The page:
But what if you buy Fromm? Or even Innova?

If the ingredient list of your dog's food would make you puke, stop buying that garbage for your dog!

kirgi08
06-29-2012, 22:13
We don't,they eat better than we do.'08.

RMTactical
06-30-2012, 09:47
Freeze dried food. It ain't cheap though.

If you want cheap, try Spam.

rgregoryb
06-30-2012, 10:22
Different approach; higher-end animal treats can be not bad. I used to eat these until my wife cut me off (after her friends saw me eating them one too many times):
http://source-www.petco.com/assets/product_images/7/757645615051B.jpg



you sure it wasn't because you would sniff all your guests butts? or run out the door and pee in the front yard? :supergrin::supergrin:

did I mention leg humping?

quake
06-30-2012, 17:15
you sure it wasn't because you would sniff all your guests butts?
That takes too much work when you walk (relatively) upright.

or run out the door and pee in the front yard? :supergrin::supergrin:
I don't run; it's undignified. And it's backyard only.

{Ok, 'sometimes' it's front yard; but ONLY after dark. Peeing in the front yard in broad daylight would just be tacky.}

did I mention leg humping?
Not me. Too much investment for too little return.

:embarassed:

BR549
06-30-2012, 20:45
Dude! There's a huge difference between asking questions on the i-net and taking the internet's word on it as truth. You'd believe an internet post from an anonymous authority over your own experience? I doubt it.

So, hypothetical: Exactly one gazillion liberals (yes, I counted) on the internet are saying Obamacare will lower everyone's health care costs while improving the quality of care for everyone. When the government's in charge, everything gets better. Several months ago my healthcare insurance goes up by several thousand dollars with an explanation from the insurance company that they must raise my rates now, due to Obamacare coming in the future. And, they tender a list of medical services they'll no longer cover. Which should I believe? The internet experts? Or my own lying eyes?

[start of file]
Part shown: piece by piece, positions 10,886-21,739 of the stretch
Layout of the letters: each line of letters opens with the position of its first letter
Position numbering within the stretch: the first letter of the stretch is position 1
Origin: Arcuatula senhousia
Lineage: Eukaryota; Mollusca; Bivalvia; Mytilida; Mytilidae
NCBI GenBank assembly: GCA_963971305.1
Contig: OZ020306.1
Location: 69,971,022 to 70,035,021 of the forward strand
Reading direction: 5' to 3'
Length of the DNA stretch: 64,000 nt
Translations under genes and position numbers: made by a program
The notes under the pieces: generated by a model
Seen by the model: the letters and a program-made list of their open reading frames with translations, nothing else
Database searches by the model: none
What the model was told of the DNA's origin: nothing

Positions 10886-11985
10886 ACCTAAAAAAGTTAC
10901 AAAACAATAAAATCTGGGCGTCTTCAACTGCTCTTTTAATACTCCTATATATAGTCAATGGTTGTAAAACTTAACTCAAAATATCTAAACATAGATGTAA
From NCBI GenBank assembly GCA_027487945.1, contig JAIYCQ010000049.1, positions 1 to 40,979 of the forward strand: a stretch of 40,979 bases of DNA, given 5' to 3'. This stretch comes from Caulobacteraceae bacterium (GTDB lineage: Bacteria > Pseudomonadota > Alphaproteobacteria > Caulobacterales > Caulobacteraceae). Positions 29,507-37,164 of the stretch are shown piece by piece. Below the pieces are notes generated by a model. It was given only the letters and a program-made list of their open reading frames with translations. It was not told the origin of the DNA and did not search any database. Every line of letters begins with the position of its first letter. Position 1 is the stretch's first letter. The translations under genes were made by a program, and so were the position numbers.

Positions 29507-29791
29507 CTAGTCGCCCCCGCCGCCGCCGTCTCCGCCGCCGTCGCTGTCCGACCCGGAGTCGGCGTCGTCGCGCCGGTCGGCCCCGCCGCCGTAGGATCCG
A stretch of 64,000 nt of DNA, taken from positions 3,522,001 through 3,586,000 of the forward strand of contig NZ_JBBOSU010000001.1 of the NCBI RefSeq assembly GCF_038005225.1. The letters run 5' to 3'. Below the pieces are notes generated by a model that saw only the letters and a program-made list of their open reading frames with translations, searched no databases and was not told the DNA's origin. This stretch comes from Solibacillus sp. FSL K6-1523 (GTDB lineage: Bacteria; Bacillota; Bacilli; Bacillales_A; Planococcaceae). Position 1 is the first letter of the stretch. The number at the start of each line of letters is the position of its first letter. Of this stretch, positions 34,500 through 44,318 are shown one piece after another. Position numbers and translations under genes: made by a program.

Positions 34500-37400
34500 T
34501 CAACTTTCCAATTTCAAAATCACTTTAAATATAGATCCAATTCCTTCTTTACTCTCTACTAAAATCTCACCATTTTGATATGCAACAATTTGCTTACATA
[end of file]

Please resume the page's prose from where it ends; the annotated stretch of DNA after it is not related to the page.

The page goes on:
(BTW, what is the "bona fide professional certification" for stills, BOB contents, and etc?)

OK, stick a fork in this thread. It had a good run.

Dude....like...you....like......totally don't get it do you?

Totally, dude.

G29Reload
06-30-2012, 21:26
- Good enough you wouldn't mind eating it frequently.




Seems to me the closest we humans have to this, is protein energy bars.

Um. No. Fail.

This test, anyway. I would not look forward to this everyday.

Would I eat it if I had to? Yes, of course. Suppose I have 30 of them, and I just dove into the basement after seeing a mushroom cloud, 12 miles away. PResuming the house survives from that distance and all I have to do is wait a month in the basement and that's all I have to eat, I would consider myself lucky compared to some. But look forward to it? No.

We humans are more complex. We crave variety. We're more complex. Dogs, as your exemplar…are more…one dimensional. For us, the laws of repetition bring on boredom, and that's bad for morale. Morale can never be underestimated.